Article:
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Another Marine Is Gunning To Become The Corps’ First Female Special Operator
A 25-year-old female sergeant is nearing the end of the first phase of Marine Corps Forces Special Operations Command training, a Corps official confirmed on Tuesday.
If her scores are high enough to continue training, she will be the first woman to attempt the second phase of the assessment and selection process of the Raider pipeline.
The female Marine, who has a food service military occupational specialty, began training on Jan. 16 and her class is expected to complete phase one during the week of Feb. 5, said MARSOC spokesman Maj. Nick Mannweiler. Phase two begins on Feb. 10.
“Every candidate is treated the same with respect to standards and personal and professional progress, so I won't comment at this time on the sergeant's specific performance,” Mannweiler told Task & Purpose on Tuesday.
Military.com first reported on Tuesday that the female sergeant had progressed most of the way through the first phase of the assessment and selection process.
It takes 268 training days to turn Marines into Raiders. The first phase of training lasts 21 days and includes running 12 miles in less than three hours while wearing 45-pound packs — not including water and food — and carrying a rubber rifle without a sling; swimming 300 meters in less than 13 minutes while wearing a camouflage uniform; and land navigation.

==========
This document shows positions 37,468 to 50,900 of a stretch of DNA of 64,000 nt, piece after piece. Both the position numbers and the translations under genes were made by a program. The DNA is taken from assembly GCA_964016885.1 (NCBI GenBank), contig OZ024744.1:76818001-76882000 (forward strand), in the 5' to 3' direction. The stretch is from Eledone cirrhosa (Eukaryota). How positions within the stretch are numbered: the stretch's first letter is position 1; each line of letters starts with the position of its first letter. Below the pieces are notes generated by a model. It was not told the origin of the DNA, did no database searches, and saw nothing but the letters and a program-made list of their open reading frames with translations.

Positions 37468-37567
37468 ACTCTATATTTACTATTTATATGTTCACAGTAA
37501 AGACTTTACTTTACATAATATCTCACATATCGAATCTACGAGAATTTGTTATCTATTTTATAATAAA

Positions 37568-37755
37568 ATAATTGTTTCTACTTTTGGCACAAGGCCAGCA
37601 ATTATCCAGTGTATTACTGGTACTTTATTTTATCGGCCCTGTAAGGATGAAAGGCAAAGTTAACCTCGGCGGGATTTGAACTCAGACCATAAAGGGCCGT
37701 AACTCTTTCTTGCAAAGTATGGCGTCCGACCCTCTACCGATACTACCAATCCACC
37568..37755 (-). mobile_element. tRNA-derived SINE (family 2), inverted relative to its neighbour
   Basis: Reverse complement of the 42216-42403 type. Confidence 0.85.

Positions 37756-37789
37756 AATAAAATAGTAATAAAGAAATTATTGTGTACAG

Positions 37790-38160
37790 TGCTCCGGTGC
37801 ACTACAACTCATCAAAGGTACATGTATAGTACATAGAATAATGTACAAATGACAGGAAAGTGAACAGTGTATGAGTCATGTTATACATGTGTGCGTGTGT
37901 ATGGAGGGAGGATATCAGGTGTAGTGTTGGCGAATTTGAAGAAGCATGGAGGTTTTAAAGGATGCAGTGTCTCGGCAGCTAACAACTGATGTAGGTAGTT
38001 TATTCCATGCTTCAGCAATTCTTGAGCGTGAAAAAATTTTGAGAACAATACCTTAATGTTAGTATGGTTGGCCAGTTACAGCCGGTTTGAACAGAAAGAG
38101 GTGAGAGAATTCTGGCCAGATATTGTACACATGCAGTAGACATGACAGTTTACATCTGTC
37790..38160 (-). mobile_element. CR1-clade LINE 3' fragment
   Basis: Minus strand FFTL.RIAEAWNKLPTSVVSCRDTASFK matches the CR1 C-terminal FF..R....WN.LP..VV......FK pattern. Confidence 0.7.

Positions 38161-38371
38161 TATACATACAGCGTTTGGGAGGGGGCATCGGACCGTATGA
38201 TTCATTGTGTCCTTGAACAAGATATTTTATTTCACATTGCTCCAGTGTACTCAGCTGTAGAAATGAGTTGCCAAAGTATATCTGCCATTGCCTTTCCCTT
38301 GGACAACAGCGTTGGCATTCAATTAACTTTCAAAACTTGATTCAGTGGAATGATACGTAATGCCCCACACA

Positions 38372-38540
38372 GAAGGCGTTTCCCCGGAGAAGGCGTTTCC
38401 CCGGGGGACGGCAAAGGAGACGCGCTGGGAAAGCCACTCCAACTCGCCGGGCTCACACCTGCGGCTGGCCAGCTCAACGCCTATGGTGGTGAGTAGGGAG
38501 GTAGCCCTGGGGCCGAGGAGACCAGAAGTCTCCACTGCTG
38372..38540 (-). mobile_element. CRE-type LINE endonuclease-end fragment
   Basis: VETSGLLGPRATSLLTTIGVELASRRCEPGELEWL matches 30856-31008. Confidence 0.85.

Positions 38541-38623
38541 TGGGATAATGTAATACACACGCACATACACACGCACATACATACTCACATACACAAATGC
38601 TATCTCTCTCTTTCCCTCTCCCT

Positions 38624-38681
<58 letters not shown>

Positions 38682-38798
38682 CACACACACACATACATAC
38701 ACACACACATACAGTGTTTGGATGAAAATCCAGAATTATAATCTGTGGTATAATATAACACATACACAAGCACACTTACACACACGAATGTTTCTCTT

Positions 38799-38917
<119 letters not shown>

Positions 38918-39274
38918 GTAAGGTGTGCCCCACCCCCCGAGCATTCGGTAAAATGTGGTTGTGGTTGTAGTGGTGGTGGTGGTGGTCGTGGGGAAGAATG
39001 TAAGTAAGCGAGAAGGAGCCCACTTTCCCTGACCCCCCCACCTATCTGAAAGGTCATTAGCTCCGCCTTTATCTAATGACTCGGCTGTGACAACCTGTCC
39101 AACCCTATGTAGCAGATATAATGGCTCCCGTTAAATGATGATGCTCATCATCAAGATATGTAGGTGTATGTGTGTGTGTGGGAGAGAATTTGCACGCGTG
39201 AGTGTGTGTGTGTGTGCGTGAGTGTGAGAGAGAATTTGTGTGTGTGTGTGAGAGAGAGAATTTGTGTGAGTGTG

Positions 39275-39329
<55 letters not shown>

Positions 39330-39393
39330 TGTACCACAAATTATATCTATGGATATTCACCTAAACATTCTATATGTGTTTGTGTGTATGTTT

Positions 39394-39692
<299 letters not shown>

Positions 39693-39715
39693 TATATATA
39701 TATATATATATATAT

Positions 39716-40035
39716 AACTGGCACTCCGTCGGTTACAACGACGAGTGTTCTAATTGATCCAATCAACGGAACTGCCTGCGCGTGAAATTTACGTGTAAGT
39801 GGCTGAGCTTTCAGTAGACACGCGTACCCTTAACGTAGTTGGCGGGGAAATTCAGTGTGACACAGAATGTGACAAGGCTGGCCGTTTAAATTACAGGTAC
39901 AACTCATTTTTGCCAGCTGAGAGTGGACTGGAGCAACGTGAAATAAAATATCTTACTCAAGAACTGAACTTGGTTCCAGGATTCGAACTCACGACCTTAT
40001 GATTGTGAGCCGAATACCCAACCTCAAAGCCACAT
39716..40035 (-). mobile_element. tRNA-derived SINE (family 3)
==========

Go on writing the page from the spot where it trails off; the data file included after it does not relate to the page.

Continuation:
MARSOC is not identifying the female Marine, who is the third woman to attempt the assessment and selection process, Mannweiler said. A female staff sergeant was unable to complete phase one, and a female corporal completed all 21 days of training but her scores were not high enough to allow her to continue to the 19-day second phase.
“Candidates who fail to complete Phase I are welcome to make up to three attempts, provided they meet our time in grade and time in service requirements and have not previously dropped out of training on request,” Mannweiler said.
So far, neither of the two women have attempted MARSOC training for a second time, he said.